We had the good fortune of connecting with Samantha Jo and we’ve shared our conversation below.

Hi Samantha, we’d love to hear more about how you thought about starting your own business?
So I currently run a non-profit called “The Aura House” and an apothecary called “Samantha Jo’s Balm Yard.”

I am an advocate for mental health. I relate to mental health firsthand. I’ve learned skills through an intensive therapy program to help me navigate my early 20s journey. I often noticed I was the only black woman in group therapy sessions. Though very helpful, the therapists & group members at this program didn’t understand my daily anxiety about being a black woman in today’s society. If it weren’t for my mother’s insurance, being in an intensive program like that would have been impossible for me. Once I completed the program, I was determined to share the skills I learned with my peers who did not have insurance or funds to support their therapy.

The goal of Aura House is to create a workshop program that creates a space where all women can come together and support one another on their paths of self-empowerment. We invest in building a strong community and, at the same time, staying committed to reclaiming our African culture by prioritizing black women. We offer a myriad of workshops to create a foundation for understanding mental health & spiritual practices like; mindfulness, storytelling, political education, herbalism, self-care, nutrition, Astrology, interpersonal skill-building, and so much more.

What should our readers know about your business?
During the pandemic, I found myself doing a lot of shadow work. Through the process, I understood my purpose and path more clearly. During a challenging moment in time, Balm Yard was born. Balm Yard is a botanica shop for spiritual + physical healing & cleansing. Many recipes in the collection have been passed down by family members that are root doctors and medicine women in the south. Home is in St. Augustine, FL, and the Carolinas coast. I take a lot of inspiration from my Geechee/Gullah roots and strive to provide a space to connect spirituality + holistic wellness.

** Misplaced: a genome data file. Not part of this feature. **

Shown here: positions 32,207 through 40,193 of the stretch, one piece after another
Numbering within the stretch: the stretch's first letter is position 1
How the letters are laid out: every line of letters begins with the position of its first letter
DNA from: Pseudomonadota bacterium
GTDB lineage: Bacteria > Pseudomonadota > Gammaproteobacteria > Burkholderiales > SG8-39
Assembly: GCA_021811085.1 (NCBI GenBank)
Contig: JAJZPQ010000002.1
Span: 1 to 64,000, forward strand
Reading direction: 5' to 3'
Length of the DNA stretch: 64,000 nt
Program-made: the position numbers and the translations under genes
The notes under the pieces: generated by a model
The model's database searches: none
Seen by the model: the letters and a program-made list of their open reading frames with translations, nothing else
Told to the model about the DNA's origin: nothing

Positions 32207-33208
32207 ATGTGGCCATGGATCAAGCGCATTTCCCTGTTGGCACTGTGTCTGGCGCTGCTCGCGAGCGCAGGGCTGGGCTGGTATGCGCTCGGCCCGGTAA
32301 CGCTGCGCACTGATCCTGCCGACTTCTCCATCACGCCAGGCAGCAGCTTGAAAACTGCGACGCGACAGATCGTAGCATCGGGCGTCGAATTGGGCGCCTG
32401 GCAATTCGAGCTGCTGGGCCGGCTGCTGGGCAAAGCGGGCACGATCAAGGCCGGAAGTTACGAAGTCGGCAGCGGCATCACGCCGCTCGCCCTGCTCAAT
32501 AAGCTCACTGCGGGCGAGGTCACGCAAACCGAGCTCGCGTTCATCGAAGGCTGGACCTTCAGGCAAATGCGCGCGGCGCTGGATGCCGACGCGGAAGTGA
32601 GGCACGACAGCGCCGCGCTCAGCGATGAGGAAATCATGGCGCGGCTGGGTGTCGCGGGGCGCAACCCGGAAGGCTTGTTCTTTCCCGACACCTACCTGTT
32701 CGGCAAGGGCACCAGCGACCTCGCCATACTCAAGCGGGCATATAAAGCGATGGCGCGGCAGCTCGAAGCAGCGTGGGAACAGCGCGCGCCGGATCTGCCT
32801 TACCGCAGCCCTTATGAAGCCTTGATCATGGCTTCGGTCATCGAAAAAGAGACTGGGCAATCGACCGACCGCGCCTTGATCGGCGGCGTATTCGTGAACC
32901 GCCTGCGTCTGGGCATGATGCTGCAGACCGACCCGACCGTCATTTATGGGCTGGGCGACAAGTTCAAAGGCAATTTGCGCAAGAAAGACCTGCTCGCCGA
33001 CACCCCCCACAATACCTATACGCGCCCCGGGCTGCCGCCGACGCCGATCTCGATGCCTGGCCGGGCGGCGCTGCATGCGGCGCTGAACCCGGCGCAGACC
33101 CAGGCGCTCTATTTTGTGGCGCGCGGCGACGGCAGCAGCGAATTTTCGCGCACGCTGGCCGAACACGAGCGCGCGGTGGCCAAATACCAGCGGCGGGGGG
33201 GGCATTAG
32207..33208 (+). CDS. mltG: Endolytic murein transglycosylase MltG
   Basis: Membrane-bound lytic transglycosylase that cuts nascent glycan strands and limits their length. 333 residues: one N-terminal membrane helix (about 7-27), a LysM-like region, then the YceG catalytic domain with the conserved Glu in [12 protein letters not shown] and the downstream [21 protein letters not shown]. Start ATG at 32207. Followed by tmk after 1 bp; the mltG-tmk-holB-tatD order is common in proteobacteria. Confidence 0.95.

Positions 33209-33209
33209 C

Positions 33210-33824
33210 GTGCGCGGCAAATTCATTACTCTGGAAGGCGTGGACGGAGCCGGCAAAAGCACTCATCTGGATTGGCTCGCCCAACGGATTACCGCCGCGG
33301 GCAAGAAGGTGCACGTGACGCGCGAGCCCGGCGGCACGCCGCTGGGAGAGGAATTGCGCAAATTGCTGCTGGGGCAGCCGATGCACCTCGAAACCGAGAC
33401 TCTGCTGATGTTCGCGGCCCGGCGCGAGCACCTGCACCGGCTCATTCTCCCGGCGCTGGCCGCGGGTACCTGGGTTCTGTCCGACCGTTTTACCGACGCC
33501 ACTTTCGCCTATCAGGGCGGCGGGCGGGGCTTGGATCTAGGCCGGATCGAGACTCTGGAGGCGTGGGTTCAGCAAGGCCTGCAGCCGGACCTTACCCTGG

With my father’s help, a spiritual practitioner, I started to learn my family’s spiritual practices. Over time, I began to meet other women of color on the same path as me that wanted to begin their journey but didn’t know how to start.

The Aura House had been focused on mental health skills for many years. It was not until my recent discovery of my lineage that I started incorporating spiritual practices into the healing program.

History has shown, along with research, that Black people’s mental health relies heavily on religious/spiritual practices. In recent years, we’ve seen more young Black + Brown people begin to practice spiritual-based methods of all backgrounds. Black people underuse counseling services because of cultural mistrust, stigma, and treatment interventions. However, we at The Aura House have noticed that limited attention has been given to the indigenous healing methods used by African Americans and the traditional 1-on-1 therapy we see used today.

Over time, our focus shifted to bringing in elders to lead our workshops more often. There is a frequency exchange between our elders and ourselves, and we give space for those relationships to re-connect. Historically, this is what therapy looked like – COMMUNITY and healing with those with the most wisdom. Each one, teach one.